The "staycation" is dead, according to Priceline's summer poll. Whether or not the word vanishes like the dodo, 83% of Americans plan to take a vacation away from home this year instead of staying at a local hotel for their vacation.
The words "staycation" and "staycationer" came into use around 2005, Merriam-Webster dictionary says, and three years later three in 10 travelers said they were taking one to save money on getaways farther afield.
"Staycations were popular between 2007 and 2010, when economic uncertainty had many Americans concerned about their finances and their jobs," Priceline spokesman Brian Ek says in a statement.
The L.A. Times last year reported that the local vacation trend was on the wane because people wanted to return to having fun on vacation without worrying about the cost.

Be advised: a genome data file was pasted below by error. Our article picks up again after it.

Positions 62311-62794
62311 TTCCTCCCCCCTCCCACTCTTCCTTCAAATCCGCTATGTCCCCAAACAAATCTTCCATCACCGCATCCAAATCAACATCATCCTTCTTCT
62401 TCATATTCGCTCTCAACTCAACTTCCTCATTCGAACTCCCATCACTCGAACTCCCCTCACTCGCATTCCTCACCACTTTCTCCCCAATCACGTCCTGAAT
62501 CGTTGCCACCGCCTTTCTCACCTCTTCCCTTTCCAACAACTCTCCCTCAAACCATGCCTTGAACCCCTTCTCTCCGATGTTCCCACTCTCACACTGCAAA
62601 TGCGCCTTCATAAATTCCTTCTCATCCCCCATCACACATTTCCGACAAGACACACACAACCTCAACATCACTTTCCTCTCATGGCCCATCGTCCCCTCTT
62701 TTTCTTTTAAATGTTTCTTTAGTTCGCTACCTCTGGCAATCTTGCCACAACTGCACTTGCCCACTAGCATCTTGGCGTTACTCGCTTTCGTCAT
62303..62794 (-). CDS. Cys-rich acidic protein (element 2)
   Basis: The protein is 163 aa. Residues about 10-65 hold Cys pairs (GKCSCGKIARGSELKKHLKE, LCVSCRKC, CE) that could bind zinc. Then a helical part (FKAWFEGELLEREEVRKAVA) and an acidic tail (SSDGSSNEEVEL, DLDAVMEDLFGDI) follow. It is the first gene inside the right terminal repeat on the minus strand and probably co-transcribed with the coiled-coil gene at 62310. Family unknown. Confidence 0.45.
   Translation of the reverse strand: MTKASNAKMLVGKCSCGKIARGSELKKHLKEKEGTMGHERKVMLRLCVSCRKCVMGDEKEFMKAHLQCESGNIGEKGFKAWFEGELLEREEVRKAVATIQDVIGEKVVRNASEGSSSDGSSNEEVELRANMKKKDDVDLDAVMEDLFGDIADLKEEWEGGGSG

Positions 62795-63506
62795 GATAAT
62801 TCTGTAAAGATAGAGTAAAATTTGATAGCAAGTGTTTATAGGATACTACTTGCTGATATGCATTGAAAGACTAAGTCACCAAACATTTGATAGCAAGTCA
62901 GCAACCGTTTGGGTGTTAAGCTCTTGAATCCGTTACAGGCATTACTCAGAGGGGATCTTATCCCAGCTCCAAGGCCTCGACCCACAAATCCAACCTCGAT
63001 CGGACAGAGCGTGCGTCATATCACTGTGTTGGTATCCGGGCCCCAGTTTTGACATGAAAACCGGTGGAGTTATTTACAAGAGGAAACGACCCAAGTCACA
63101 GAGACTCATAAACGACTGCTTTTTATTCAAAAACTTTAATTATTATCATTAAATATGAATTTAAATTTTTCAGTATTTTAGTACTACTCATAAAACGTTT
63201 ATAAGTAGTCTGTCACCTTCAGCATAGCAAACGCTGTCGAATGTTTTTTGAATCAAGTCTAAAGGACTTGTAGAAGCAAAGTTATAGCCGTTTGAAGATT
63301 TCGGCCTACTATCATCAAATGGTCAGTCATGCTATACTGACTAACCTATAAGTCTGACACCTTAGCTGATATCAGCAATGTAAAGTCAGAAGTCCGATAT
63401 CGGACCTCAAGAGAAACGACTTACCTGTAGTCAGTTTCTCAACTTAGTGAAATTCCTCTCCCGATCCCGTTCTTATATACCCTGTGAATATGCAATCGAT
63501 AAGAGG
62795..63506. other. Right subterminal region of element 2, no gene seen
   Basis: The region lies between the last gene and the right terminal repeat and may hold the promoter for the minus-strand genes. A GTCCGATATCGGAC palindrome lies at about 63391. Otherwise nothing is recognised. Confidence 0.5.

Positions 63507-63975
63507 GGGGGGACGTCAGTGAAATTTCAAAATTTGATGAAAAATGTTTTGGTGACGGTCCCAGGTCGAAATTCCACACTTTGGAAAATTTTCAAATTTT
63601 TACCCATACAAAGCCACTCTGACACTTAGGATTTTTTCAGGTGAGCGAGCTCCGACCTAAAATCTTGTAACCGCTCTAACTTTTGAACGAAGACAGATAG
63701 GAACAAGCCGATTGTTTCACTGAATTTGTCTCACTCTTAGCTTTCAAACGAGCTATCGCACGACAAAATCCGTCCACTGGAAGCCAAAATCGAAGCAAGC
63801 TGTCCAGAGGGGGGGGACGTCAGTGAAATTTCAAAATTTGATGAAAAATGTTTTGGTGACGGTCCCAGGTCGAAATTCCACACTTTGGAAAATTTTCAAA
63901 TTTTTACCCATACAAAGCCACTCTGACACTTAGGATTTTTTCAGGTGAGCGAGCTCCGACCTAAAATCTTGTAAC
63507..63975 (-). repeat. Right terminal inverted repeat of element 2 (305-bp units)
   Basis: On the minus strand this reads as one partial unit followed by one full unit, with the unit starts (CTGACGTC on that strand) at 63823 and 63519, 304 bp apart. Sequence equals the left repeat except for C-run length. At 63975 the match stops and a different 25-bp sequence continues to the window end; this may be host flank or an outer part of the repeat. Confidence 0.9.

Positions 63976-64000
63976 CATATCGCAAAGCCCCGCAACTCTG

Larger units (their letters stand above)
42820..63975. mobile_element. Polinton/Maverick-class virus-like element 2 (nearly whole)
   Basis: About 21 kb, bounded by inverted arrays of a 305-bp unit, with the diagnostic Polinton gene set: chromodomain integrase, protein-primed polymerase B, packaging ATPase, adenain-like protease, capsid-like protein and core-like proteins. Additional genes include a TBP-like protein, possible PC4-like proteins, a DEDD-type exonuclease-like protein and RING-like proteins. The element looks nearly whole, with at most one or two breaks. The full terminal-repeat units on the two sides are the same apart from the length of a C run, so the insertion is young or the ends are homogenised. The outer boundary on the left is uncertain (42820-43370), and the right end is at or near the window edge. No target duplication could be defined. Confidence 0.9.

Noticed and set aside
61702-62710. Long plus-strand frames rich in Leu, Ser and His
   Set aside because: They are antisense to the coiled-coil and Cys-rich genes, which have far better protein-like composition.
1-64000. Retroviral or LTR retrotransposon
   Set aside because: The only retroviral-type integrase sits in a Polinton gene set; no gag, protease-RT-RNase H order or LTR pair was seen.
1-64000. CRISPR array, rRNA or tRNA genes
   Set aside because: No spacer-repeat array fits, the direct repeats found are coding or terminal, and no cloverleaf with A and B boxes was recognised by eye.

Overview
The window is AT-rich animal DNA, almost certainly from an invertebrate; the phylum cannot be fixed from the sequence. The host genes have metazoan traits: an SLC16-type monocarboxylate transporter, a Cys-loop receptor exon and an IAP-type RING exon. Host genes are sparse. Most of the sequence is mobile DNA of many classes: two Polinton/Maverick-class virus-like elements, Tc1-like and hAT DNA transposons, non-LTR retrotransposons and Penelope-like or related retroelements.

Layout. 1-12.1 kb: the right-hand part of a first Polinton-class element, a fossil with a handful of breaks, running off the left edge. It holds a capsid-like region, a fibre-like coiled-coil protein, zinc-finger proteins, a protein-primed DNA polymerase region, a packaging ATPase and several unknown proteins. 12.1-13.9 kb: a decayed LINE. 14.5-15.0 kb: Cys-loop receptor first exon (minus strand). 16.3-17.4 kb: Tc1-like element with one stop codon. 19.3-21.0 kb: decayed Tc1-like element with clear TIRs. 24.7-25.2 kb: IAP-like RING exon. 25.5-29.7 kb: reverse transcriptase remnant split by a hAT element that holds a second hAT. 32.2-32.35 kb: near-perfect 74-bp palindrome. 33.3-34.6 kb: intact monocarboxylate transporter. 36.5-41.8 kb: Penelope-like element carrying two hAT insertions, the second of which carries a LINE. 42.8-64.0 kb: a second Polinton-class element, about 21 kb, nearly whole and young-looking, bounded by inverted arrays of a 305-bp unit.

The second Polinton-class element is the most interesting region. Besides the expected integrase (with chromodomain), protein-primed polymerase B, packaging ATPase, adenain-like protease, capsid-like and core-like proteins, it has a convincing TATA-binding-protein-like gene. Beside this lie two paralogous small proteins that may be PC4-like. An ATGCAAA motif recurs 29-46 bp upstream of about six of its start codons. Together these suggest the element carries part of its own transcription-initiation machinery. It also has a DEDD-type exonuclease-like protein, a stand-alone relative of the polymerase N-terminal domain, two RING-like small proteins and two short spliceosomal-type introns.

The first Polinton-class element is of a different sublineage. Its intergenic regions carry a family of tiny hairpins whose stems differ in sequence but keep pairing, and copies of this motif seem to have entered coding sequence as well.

But just because travelers are loosening their budgets doesn't mean they're going to go hog wild on their trip spending. To save money, some vacationers will drive nonstop to their destination (31%); others (16%) will take their own food, the survey found.
And more results suggest how family vacations are planned: Mom is 30% more likely than Dad to choose the family's vacation destination, and she's 60% more likely to decide on how the money is spent.
Priceline asked about 350 of its online users to respond to the questionnaire. It was sent by email and featured multiple-choice questions.